I can't quite express how excited I was when I first learned that Victor Hugo's "Les Miserables" would be made into a new movie musical. I adore the Broadway musical and had the chance to see it performed here in Milwaukee a few years back. (My poor mother was little prepared for the number of tears I would shed during the story, and was short of tissues for the entire second act. Don't worry - she was more than prepared for the movie viewing and supplied me with a constant stream of clean, dry Kleenex throughout the film.) I tried in vain to get my family to agree to a Christmas Day screening of the movie, so I had to settle for seeing it last night.
Overall, I thought it was very well done. I was really impressed with the news that Tom Hooper was filming "live" for the scenes, but I have mixed feelings about the results. (Normally, when filming a musical, the cast will head to the recording studio first and lay down the tracks. Later, when shooting scenes, the music will be piped in on set and the cast will lip synch along with what they have already sung. For "Les Miserables," every take was filmed and sung in real time. There was a pianist on set who the actors listened to for their musical cues and so forth.) In some scenes, the voices seemed drowned out - the opening number, for example. I knew what the cast was singing, but it was quiet in comparison to the score and I wonder of those unfamiliar with the libretto were able to hear.
There were some new songs that aren't part of the stage show and I was lukewarm about those. And several of the songs were truncated or mashed together. I suppose, with a 160-minute film, you must cut corners somewhere, but I always appreciate the full score and songs more than pared down versions.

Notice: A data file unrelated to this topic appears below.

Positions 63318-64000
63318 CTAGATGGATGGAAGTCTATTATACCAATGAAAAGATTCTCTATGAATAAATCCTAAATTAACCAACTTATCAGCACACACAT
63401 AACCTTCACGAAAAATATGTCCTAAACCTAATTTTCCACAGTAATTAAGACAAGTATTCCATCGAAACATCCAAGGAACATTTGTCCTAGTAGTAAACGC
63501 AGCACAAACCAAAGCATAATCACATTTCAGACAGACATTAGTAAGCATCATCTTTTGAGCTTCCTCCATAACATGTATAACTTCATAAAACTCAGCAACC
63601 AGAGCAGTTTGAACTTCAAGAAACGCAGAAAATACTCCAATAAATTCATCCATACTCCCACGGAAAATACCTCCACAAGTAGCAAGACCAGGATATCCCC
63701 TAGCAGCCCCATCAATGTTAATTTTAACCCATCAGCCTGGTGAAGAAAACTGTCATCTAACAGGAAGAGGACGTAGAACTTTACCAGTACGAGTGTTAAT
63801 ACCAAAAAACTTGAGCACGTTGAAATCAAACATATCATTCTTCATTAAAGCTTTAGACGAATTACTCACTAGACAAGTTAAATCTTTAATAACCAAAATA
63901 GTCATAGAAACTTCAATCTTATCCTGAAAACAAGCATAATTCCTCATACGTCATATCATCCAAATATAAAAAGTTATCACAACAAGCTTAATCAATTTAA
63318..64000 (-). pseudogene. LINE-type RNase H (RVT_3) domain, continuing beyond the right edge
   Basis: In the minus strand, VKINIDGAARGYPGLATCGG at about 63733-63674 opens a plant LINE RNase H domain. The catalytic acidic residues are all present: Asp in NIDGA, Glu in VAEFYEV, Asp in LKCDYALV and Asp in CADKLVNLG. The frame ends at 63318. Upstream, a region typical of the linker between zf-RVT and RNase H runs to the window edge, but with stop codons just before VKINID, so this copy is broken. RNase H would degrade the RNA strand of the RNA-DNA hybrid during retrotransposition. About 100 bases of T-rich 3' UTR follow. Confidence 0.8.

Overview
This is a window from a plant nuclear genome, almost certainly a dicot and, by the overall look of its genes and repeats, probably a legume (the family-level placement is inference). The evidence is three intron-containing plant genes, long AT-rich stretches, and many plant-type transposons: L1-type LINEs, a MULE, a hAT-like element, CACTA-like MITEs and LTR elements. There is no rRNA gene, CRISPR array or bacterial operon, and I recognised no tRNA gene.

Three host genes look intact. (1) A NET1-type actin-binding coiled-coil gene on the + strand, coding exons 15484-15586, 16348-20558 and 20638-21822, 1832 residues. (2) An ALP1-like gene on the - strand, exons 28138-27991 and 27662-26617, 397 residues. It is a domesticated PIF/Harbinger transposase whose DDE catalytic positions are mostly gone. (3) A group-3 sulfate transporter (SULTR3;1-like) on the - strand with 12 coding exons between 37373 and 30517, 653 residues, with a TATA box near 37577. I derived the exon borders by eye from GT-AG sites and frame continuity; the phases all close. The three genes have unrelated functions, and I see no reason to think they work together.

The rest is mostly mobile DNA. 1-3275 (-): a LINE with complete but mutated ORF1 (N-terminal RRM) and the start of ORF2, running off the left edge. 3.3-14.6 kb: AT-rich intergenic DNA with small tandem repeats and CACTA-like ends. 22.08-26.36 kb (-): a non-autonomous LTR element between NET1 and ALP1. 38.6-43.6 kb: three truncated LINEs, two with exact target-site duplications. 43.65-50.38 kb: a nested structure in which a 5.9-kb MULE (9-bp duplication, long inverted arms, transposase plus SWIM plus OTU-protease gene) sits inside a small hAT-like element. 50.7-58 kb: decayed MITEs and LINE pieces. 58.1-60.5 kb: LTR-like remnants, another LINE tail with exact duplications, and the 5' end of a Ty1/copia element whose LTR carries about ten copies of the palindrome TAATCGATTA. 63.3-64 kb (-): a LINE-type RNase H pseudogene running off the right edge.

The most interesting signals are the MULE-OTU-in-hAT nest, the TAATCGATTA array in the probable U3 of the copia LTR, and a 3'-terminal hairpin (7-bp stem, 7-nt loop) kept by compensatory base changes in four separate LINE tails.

Hugh Jackman was a good cast for Jean Valjean. He most certainly has the acting chops and the heart for the character. In most of his song, I was really impressed with his voice and his musical choices. Some songs, though, really missed the mark, most especially "Bring Him Home." Granted, it's tough to beat Colm Wilkinson.
Anne Hathaway was outstanding in her role as Fantine. Her performance has been much buzzed about and the words "Oscar nomination" have been bandied about frequently. I hope she is nominated - she surely deserves it. She's soulful and musical and you can see how much she put into the role.
I was disappointed with Russell Crowe as Inspector Javert. (Insert my sigh here.) He certainly looks the part, and I know that he can sing well and that he can be a powerful actor. Apparently, he can't sing powerfully while acting. Sure, he hits all the right notes and harmonies in his performance, but "Stars" and "Javert's Suicide" are lacking - big time. The notes are right, but there's no heart, no conviction, no power, no feeling.
Amanda Seyfried is lovely as Cosette. She has a beautiful soprano voice and does well with a role that I have always considered lacking. Eddie Redmayne was great as Marius - a beautiful voice and a perfect presence. I was really quite impressed by Aaron Tveitas as Enjorlas - he made a big impression and has a superb voice; ditto for Samantha Barks as Eponine.
The big miscasts or, perhaps it's just the way that the actors chose to play the characters that grates on my nerves, are Sacha Baron Cohen as as Thenardier and Helena Bonham Carter as Madame Thenardier. Ugh. They came across as bumbling lunatics and that isn't how the characters are - Thenardier and Madame Thenardier are cons; they're ruthless and cutthroat and mean; not crazy. I was really disappointed and bothered by any scene featuring those two.
Overall, the film is wonderful. Definately one that I'll be adding to my DVD collection when it's availalbe. I give an A-. Anyone else seen it? What were your thoughts? (And who wants to go see it again with me?)